7 Tips on Writing Good Technical Content
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Technical writing fills the gap between the technology experts and general users of the technologies. Writing a good piece of content is an art that can affect the market presence of the product/service as well.
Usually, any piece of technical content has the following target.
Target: Create a substantially different article and 10X better than what is currently ranking. This article summarizes the key tips on achieving this target.
1. Decide on Content Idea and Size
- Look at competing articles of the interested domain on top of google search before writing. ( search Google with target location of the audience, e.g., use I Search From)
- Word Count - High word count is a good idea. Get the average word count in your top 5 competing articles and double it.
- Write to an 8th Grader - Don’t create your content only for experts. (i.e., easy to read and understandable for the average person )
- Decide on the audience. e.g., Beginners, Developers, Architects, etc.
- Limit your document to only one goal. If not, break into multiple articles.
- Decide on the type of content.
Getting started documentation - This is to help users with getting up and running systems and also to build trust with your users. Some examples are quickest explanations on the product/service, most straightforward steps to install and use, cool things users can do with product/service, etc.
Tutorials - A procedure that teaches users how to achieve a specific goal. Ideally should contain less than 10 steps. They focus on learning.
How-to guide - This shows how users can solve actual business problems by performing specific steps with your service/product. They focus on implementing real-world code.
2. Know SEO Keywords and Include Them in the Content
- Search your keywords using some popular tool. e.g., Answer the Public Alternatives: KeywordTool.io, UberSuggest, Keyword Sheeter, Keyword Generator
- Include the possible keywords within the URL.
- Keyword positioning: Try to keep your main target keywords within the first 2 to 3 paragraphs and the second set of keywords in the rest of the content. Also, use relevant H1, H2, and H3 title tags with those keywords.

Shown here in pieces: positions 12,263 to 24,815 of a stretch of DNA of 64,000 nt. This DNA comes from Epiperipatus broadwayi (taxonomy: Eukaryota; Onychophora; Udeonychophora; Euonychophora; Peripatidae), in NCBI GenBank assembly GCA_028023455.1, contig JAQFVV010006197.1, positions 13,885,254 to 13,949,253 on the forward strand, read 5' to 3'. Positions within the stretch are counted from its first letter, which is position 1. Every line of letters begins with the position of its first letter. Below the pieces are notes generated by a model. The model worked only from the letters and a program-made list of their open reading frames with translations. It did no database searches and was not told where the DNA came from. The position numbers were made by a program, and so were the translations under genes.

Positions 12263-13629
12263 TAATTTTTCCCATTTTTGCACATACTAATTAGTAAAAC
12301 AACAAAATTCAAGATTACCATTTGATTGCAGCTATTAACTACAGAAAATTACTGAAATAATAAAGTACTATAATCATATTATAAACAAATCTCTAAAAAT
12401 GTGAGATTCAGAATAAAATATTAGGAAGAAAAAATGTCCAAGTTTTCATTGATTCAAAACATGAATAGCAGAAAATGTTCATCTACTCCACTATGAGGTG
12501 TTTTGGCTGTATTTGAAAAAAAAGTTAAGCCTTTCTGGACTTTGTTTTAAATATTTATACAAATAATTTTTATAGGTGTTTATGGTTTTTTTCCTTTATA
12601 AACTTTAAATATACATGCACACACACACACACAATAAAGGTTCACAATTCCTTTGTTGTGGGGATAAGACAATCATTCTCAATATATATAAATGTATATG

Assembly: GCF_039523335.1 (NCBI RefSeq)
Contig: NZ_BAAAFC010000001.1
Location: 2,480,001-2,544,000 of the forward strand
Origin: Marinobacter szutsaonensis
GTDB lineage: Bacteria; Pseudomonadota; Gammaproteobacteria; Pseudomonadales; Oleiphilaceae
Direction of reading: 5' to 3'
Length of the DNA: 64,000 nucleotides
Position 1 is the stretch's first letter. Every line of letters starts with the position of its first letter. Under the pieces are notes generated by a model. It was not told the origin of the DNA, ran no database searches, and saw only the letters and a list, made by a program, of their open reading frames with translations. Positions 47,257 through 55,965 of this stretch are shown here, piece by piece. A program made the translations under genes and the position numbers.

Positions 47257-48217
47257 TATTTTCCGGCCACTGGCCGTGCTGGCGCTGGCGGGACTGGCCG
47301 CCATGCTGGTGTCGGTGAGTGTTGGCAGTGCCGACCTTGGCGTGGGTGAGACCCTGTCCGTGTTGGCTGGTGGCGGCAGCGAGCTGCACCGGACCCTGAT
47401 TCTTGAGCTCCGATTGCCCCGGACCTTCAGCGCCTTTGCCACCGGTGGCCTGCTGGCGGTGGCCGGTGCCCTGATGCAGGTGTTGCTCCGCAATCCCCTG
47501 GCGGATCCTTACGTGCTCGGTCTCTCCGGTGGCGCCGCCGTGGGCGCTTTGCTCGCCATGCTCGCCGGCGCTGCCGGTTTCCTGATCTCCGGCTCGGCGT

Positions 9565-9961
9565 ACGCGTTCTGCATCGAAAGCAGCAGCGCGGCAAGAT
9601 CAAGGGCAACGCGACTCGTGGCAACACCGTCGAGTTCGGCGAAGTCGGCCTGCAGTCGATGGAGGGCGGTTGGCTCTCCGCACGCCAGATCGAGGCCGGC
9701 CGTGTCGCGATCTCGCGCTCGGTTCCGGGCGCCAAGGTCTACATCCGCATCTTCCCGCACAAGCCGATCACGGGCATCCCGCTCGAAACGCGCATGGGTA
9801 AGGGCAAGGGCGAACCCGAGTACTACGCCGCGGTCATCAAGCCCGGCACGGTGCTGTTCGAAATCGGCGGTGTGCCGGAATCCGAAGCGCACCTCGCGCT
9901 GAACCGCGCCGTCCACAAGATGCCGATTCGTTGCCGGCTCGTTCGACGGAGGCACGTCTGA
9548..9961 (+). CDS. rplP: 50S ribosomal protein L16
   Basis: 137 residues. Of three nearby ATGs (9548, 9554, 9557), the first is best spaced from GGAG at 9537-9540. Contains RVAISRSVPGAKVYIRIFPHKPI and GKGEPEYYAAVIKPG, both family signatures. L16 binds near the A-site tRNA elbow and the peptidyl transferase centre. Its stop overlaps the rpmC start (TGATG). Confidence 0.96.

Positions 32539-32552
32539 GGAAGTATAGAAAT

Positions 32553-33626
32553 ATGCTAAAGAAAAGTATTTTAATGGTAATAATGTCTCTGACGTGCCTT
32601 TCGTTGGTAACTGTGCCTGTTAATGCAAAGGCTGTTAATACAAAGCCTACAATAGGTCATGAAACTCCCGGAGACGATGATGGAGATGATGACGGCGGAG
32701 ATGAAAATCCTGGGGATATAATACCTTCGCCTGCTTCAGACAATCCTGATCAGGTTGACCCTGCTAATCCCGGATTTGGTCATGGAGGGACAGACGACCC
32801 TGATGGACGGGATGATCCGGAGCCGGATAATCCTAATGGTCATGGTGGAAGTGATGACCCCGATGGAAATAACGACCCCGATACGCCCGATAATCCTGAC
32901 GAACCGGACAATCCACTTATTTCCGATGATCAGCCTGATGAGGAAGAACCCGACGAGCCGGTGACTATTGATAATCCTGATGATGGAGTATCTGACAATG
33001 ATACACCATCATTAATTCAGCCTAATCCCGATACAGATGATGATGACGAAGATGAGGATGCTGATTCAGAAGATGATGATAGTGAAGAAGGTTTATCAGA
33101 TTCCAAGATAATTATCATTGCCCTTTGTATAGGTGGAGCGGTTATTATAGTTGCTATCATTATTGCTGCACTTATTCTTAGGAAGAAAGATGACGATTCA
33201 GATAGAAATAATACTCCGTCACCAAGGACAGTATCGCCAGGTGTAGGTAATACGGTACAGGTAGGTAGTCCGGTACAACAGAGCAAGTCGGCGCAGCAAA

- Add trustworthy external links. See 7 External Linking Best Practices for SEO
3. Organize Content Properly
Write shorter paragraphs. Limit paragraphs to five sentences or fewer when possible. Short paragraphs are easier to read on mobile devices.
Use headings that tell the story.
- Brief and Clear- Even without reading the paragraph, users should be able to get a high-level idea by reading the title.
- Have unique headers for each section.
- Be consistent on all the headers - Start with verbs, etc.
Use pattern interrupts to keep the reader engaged (i.e., multimedia, bullet points, numbered lists, influencer quotes)
Procedures - a sequential set of actions a reader takes to achieve the desired result.
- Should always use numbered lists - the readers understand the order of tasks
- At the start of the procedure, explain the desired goal - users understand what they are doing.
- At the end of the procedure, add a way for the user to check that they performed it correctly.
Lists - No exact order, but order it in a most helpful way to the user. Less than 10 items are preferred.
Callouts - a piece of information that your reader needs to know at that moment but that doesn’t fit with the flow of your content. E.g., Note, Warning, Info
Refer to widely accepted style guides. E.g.,
4. Add Code Samples
- Documentation can contain two types of code samples:
Executable: A runnable piece of code
Explanatory: Not expected to be runnable. A block of code the reader can learn.
- Wrap lines after some number of characters (Google’s style guide suggests 80)
- Use an ellipsis (...) to indicate some part of the code is not shared.
- Write comments, explanatory texts, etc., when needed.
- Use proper formatting and syntax guidelines.
- Add production-ready code.
- Try to store code in GitHub as files or Gists and add embed to the content. That will make sure the code is properly maintained and tested.
5. Use Images and Media
- Instead of stock photos, custom images will be better.
- Try to have more media types and embed them into the content. (Images, graphics, screenshots, charts, videos, audio files, gifs, infographics).
- Use “alt” text as it is good for screen readers and search engines - add a description of the content of the image as if the image wasn’t there at all. Refer decision tree by w3schools.
- Illustrate only one idea per diagram. E.g., one level of abstraction in a system, one process flow, or a particular piece of logic.
- Use an online color contrast checker to ensure the diagram and text are readable in a colored background.
- Publish images in SVG format. Those will scale well, and the reader can access and zoom in diagrams at any screen size.
6. Do Proper proofreading
- Check the readability of the content. E.g., Readability Calculator - Target `Gunning Fog index: ` 8 or less.
- Check Grammer and Spelling - E.g. Grammarly
- Check all the links for validity.
- Cite and acknowledge sources
7. Promote the content
After your content goes live, it is important to inform about it the right audience.
- Use main social media to share your content - Twitter, LinkedIn, Facebook, etc.
- Submit content to platforms/publications that have their own audience of readers.
- Share outside of your network: such as groups and communities - Quora, Reddit, Hacker News, etc.
- Re-share the content after a few days/weeks with a different message.
Docs for Developers by Jared Bhatti, Zachary Sarah Corleissen, Jen Lambourne, David Nunez, Heidi Waterhouse
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